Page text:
Hit Me Hard And Soft: What makes Billie Eilish’s records ‘eco-friendly’?

Each year, the UK’s vinyl habit is estimated to produce the same amount of emissions as 400 people.

But Billie Eilish is hoping to change the record with her new album Hit Me Hard and Soft, which came out on Friday.

Albums will be pressed on to recycled or eco-vinyl and the packaging will also be made from recycled materials.

There’s scepticism about how much difference that can really make when it’s linked to a huge world tour.

But Billie is keen not to be the Bad Guy, and has also been praised for drawing attention to sustainability in the music industry.

In an interview last month, external, the singer told Billboard she and her team were doing everything they could to minimise waste “in every aspect” of her music.

“My parents have always kept me well informed and hyper-aware that every choice we make and every action we take has an impact somewhere or on someone, good or bad, and that has always stuck with me,” she said.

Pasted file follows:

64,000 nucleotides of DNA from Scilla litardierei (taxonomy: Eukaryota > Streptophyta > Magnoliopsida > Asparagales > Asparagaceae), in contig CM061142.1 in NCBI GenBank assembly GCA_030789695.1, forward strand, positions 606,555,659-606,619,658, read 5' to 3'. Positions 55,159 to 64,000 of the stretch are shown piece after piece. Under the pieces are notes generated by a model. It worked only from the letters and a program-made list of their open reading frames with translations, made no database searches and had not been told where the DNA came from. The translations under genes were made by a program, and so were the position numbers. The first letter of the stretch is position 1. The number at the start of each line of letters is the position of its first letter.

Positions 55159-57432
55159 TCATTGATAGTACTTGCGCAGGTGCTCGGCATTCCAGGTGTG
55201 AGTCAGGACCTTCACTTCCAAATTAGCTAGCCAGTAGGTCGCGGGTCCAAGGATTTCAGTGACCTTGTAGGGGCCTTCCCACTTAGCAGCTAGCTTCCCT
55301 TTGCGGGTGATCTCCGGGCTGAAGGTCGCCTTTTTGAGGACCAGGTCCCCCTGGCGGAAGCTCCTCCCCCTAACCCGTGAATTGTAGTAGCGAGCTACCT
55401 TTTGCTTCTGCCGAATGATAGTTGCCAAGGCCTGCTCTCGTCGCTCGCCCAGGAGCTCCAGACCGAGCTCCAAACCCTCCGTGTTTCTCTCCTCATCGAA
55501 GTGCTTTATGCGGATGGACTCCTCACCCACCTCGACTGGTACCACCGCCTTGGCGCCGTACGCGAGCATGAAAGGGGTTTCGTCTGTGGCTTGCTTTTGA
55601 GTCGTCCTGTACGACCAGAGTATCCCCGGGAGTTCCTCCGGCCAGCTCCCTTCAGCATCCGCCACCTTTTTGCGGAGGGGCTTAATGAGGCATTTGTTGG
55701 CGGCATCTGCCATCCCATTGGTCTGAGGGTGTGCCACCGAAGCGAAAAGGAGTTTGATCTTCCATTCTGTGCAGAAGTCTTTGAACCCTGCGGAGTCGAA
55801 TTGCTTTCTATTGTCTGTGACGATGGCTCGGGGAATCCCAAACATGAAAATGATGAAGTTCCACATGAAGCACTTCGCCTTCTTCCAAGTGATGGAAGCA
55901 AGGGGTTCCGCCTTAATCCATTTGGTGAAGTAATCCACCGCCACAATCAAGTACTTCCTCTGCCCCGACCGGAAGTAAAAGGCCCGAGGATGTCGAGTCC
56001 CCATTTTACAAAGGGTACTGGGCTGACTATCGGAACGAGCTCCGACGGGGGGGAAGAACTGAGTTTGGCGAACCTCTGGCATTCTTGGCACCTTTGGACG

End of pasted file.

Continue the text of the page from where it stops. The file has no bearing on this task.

At a record press in South Wigston, Leicestershire, BBC Newsbeat was offered a behind-the-scenes glimpse of the process of making records more sustainable.

“Factories are so different to when I first started,” says Karen Emanuel, CEO of vinyl manufacturers Key Production.

Most important are the ingredients. Records are made from PVC, a type of plastic which takes centuries to decompose.

And a key ingredient is oil – a fossil fuel.

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